Durant reveals frustration of coming second throughout his career.
One of the most likeable superstars of the NBA off the court, as well as being one of the most talented young men on it. Despite all the praise and recognition, Kevin Durant is not content with life just yet.
The Oklahoma City Thunder star has revealed all in an interview with Sports Illustrated, venting his frustration at the fact that he is “tired of being second”.
However, despite being consistently outshone by rival, and close friend, LeBron James, rather than bemoan the fact that he is still widely regarded as the second best player in the league, Durant is purely focused on becoming better.
“I’ve been second my whole life,” he told SI’s Lee Jenkins.
“I was the second-best player in high school. I was the second pick in the draft. I’ve been second in the MVP voting three times. I came in second in the Finals. I’m tired of being second. I’m not going to settle for that. I’m done with it,” he added.
The Thunder had the best regular-season record in the Western Conference, and will be bidding for an immediate return to the Finals this year. Yet despite the accolades and scoring titles, Durant remains behind LeBron in both individual and collective achievements.
Despite the media cries for a more fierce rivalry between the two rather than the great friendship they share, Durant is not about to change that in his bid to make it to the top. Far from it in fact, as he revealed he takes a keen interest in how the Miami Heat star performs.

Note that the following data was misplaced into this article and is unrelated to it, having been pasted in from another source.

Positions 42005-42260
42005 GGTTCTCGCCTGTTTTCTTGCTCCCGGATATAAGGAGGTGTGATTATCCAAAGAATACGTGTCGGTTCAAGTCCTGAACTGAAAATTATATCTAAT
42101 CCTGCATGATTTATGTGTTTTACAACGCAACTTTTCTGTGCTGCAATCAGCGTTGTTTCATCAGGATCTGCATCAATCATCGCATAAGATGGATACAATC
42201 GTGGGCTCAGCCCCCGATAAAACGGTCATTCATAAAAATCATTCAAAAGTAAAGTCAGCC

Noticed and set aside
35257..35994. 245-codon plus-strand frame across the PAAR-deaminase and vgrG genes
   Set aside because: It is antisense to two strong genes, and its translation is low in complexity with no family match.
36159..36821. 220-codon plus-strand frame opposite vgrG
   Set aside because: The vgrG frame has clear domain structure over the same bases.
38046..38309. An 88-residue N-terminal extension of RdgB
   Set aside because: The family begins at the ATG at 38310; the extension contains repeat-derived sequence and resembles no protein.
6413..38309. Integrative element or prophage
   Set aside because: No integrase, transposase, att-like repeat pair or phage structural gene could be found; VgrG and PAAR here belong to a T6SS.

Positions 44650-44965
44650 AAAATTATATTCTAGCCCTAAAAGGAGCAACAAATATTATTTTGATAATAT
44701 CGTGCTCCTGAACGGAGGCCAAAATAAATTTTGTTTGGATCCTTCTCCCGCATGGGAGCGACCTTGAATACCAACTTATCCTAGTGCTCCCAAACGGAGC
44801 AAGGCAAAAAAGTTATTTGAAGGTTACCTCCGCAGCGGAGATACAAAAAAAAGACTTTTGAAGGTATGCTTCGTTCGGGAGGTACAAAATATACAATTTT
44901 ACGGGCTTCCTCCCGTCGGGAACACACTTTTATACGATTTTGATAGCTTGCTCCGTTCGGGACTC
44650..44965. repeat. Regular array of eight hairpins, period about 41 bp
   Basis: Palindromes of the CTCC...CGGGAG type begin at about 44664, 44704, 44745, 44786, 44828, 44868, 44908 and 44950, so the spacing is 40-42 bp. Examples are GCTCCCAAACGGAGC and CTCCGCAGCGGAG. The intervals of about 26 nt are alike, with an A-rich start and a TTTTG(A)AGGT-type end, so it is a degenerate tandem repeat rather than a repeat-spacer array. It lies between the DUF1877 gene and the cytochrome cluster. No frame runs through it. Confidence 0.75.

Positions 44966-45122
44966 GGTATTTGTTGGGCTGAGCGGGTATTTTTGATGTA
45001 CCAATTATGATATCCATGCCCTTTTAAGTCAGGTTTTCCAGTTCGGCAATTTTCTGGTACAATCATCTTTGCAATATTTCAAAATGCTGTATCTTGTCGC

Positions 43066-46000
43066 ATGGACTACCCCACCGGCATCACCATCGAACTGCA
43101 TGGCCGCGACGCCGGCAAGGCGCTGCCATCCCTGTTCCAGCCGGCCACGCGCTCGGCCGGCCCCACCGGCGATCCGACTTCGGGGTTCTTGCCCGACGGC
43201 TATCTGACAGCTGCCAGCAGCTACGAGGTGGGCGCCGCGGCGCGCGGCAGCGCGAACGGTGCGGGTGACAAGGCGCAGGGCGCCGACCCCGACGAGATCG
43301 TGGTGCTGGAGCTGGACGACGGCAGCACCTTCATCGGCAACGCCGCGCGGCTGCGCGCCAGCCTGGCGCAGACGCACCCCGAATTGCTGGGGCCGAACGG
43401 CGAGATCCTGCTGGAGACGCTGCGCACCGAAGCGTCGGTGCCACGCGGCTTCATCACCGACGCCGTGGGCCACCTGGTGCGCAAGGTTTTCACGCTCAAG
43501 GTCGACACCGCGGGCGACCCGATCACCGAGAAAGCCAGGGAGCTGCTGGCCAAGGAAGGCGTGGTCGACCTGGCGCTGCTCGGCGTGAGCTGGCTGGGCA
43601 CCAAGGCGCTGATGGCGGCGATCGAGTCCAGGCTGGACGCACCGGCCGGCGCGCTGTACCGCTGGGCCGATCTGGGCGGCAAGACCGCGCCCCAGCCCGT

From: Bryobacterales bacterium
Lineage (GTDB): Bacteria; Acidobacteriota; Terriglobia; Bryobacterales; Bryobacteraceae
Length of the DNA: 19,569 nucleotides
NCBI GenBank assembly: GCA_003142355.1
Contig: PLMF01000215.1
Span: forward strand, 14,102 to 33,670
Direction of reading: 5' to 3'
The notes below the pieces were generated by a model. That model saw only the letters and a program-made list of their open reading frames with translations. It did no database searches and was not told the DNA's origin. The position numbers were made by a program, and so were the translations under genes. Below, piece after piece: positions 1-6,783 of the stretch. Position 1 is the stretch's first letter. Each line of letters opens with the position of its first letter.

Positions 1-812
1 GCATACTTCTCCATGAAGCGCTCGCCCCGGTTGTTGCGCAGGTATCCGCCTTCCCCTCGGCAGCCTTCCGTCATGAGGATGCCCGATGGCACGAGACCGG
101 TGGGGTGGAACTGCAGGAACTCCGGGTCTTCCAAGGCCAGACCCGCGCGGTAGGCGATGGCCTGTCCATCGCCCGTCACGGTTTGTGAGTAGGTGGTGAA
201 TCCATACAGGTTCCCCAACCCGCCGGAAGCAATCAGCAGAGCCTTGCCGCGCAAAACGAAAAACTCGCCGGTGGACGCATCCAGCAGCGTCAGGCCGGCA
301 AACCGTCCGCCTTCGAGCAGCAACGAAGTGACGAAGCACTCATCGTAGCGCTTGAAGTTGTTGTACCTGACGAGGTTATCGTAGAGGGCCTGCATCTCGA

“That’s my guy. I looked up to him, and now I battle him. People see two young black basketball players at the top of their game and think we should clash. They want the conflict. They want the hate. They forget [Larry] Bird cried for Magic [Johnson]. A friend was getting on me about this recently, and I said, ‘Calm down. I’m not taking it easy on him. Don’t you know I’m trying to destroy the guy every time I go on the court?'”
Durant has hired his own analytics expert in a bid to further improve his game, to recognise where his strengths and weaknesses lie and to continue to build on his skills on the court.
Equally adept at draining threes from beyond the arc as he is of exploding to the basket and finishing with aplomb, his all-round game sets him apart from many of his rivals.
At just 24, he has a long and arguably successful career ahead of him, but he is committed to producing immediately, and becoming the best the NBA can offer.
It is entirely realistic to suggest that there may well be another Heat-Thunder Finals to look forward to as the post season reaches it’s climax. As he continues to take steps to improve himself, Durant is not interested in coming second best again.